Objects that emit light on their own are called luminous objects. The light emitted by luminous objects enables us to see things around us. Examples of luminous objects are a tubelight, the sun, a lit candle, a glowing bulb, a bonfire and a lit torch.
Objects that do not emit light on their own are called non-luminous objects. The light emitted by luminous objects falls on non-luminous objects, and then bounces back to our eyes, which enables us to see non-luminous objects. Examples of non-luminous objects are the moon, a book, a pen, a wooden box, a cupboard and a chair.
Light travels in a straight line, and its rays represent the path of light. The material that light passes through is called a medium.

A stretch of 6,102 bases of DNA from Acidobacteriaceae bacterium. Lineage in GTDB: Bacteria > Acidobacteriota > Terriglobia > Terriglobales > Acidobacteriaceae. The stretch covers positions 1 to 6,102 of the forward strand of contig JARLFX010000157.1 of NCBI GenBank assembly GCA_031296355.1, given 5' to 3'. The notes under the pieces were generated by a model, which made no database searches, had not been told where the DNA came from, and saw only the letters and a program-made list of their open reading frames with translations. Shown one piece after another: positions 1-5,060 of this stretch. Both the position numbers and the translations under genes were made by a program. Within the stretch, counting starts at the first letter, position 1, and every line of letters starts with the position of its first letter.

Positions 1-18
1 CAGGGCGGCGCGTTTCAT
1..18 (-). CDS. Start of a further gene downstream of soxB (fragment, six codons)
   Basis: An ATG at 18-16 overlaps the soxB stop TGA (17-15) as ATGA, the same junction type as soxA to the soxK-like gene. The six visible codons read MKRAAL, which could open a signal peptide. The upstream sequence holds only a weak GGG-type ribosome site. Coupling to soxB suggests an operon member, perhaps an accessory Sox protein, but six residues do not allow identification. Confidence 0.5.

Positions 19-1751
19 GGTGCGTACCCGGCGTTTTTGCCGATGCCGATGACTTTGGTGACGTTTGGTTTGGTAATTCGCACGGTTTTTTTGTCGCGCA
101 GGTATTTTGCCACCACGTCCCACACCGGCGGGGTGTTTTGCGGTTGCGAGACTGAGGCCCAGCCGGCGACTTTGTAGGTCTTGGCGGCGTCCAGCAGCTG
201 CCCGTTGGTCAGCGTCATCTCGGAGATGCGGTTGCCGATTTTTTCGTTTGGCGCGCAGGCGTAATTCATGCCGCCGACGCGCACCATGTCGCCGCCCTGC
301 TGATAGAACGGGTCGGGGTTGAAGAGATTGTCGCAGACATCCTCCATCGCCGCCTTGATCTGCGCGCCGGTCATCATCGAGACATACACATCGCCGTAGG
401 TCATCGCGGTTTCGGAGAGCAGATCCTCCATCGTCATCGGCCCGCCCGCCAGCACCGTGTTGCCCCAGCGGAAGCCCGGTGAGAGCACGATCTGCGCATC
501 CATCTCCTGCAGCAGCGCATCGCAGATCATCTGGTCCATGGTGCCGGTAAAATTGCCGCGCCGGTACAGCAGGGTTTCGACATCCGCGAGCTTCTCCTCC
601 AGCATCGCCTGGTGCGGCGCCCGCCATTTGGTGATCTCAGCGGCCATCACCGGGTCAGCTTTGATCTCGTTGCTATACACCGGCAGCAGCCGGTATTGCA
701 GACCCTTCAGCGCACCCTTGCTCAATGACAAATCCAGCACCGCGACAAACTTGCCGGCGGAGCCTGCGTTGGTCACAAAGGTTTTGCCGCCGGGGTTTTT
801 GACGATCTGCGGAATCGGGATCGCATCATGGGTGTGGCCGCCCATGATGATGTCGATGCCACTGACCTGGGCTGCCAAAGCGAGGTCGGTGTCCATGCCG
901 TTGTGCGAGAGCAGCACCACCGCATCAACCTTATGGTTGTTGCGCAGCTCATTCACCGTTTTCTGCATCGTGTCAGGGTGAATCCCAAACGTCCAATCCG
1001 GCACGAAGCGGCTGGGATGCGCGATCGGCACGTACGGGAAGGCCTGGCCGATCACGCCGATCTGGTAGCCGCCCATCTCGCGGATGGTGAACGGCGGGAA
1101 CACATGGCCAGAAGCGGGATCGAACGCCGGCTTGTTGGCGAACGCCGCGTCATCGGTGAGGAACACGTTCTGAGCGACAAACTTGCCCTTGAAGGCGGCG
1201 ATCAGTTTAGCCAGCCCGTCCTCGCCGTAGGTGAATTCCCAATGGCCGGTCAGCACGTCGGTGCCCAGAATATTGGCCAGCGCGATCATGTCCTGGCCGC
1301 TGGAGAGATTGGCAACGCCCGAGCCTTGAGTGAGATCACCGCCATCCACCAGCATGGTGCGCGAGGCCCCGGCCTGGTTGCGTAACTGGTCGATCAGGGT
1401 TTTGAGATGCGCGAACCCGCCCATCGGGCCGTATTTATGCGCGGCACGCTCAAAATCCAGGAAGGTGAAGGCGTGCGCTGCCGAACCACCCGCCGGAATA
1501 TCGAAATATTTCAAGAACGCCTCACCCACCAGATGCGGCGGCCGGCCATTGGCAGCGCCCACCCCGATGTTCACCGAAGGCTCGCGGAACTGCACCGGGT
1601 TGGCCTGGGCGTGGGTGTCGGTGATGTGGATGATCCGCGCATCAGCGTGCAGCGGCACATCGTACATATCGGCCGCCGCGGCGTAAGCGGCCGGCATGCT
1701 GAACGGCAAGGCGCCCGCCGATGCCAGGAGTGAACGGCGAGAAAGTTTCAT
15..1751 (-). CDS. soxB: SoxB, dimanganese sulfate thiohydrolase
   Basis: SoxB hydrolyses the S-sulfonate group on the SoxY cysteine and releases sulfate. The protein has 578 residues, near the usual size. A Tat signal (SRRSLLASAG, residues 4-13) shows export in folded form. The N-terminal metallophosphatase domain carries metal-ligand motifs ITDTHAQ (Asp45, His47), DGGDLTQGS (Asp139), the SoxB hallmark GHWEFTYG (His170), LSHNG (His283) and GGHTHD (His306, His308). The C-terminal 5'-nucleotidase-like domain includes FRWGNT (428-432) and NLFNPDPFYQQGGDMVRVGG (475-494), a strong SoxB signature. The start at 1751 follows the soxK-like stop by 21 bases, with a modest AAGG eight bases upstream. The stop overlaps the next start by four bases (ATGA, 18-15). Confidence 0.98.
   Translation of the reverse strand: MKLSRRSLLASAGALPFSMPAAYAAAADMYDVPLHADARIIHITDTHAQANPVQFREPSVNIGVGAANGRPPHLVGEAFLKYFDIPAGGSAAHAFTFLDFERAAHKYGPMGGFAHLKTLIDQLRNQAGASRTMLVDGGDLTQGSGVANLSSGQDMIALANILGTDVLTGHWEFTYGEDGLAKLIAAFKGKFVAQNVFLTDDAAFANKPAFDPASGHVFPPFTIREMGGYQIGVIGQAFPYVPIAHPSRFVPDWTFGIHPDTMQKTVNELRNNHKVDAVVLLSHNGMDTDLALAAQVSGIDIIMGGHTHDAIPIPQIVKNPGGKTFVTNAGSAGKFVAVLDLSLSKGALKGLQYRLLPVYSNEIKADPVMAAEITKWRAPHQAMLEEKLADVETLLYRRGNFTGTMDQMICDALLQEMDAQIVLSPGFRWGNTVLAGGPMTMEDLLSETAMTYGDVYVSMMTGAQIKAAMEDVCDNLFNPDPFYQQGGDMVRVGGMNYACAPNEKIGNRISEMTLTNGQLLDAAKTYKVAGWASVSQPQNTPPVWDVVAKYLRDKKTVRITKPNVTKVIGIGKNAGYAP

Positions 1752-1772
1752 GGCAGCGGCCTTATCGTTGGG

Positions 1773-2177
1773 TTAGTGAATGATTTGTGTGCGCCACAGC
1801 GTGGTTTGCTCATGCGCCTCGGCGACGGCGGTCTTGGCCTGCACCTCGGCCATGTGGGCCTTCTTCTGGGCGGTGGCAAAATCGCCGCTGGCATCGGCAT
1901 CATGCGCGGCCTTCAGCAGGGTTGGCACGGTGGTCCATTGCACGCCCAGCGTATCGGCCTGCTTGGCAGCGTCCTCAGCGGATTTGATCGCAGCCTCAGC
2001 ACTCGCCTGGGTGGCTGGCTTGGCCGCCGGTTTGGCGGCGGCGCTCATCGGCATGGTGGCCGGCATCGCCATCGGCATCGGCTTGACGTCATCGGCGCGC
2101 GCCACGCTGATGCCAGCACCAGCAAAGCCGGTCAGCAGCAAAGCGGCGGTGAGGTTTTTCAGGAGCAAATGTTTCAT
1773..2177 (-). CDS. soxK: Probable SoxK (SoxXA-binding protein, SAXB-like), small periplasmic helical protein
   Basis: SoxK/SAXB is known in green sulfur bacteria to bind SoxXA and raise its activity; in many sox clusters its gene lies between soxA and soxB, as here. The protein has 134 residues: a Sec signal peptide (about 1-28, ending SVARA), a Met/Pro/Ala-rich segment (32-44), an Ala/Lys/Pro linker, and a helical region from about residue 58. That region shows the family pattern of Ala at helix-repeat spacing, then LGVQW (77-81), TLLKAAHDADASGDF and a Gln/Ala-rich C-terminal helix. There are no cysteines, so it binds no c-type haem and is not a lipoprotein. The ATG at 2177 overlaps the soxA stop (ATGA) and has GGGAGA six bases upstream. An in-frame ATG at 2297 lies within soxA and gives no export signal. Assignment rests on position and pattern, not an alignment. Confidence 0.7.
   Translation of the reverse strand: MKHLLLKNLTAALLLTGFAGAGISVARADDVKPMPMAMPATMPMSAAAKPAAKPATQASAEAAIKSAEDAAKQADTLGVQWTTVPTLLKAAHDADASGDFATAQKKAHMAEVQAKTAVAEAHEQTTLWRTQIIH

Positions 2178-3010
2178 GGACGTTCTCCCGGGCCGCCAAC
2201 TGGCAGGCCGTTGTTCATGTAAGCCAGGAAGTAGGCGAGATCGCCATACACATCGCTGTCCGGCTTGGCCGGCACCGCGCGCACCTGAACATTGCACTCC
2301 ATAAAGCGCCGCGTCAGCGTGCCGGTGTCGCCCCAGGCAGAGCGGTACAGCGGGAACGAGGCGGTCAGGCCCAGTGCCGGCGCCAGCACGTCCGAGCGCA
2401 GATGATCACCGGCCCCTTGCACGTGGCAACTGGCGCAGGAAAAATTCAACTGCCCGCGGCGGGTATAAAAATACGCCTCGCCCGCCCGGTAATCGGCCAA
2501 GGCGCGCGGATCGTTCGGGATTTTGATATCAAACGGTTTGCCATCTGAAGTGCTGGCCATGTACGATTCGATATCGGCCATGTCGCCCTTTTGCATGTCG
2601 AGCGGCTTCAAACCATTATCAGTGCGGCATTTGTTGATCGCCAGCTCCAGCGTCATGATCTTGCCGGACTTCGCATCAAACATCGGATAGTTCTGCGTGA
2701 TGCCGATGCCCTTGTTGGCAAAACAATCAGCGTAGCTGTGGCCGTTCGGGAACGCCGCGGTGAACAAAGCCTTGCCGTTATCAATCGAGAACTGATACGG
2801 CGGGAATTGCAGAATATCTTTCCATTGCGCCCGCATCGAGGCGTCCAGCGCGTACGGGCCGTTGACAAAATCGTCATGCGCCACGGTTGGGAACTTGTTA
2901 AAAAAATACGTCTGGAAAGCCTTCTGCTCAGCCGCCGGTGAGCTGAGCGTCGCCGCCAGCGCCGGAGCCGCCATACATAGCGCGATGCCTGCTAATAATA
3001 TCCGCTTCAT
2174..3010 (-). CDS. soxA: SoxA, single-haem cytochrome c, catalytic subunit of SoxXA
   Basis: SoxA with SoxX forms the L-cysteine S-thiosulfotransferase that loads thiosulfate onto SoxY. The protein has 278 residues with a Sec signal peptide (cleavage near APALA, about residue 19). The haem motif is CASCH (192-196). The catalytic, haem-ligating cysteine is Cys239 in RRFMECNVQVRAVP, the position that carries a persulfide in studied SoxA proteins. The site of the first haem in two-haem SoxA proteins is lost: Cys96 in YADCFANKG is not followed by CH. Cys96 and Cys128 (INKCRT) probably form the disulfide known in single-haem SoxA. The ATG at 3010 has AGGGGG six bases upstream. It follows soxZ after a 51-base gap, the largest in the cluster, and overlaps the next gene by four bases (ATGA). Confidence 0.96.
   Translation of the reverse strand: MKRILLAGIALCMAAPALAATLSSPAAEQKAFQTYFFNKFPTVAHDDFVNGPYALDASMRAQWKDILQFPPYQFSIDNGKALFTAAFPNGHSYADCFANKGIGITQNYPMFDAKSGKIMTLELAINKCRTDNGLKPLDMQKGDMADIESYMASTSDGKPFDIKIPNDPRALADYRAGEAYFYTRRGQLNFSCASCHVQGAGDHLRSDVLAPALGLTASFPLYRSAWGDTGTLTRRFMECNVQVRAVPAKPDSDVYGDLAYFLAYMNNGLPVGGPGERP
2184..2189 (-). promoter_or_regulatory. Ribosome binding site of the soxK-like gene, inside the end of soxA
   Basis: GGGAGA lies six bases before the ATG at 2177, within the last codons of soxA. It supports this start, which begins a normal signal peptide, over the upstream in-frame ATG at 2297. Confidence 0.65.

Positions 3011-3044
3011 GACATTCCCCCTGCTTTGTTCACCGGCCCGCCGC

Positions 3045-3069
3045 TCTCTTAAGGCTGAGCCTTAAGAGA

Objects through which we cannot see anything are called opaque objects. A medium that does not allow light to pass through it is called an opaque medium. Examples of opaque objects are a pencil box, a wooden screen, a book, a towel, a ceramic plate and chart paper. Most objects in our surroundings, like buildings and trees, are opaque objects.
Objects through which we can see clearly are called transparent objects. A medium that allows all the light incident on it to pass through it is called a transparent medium. Examples of transparent objects are a plain glass plate, a clear plastic scale, windowpanes, a soap bubble, and pure water.
Objects through which we cannot see the objects on the other side clearly but can see some light are called translucent objects. A medium that allows only a part of the light incident on it to pass through it is called a translucent medium. Examples of translucent objects are ground glass, frosted glass, smoked glass, sun glasses and butter paper.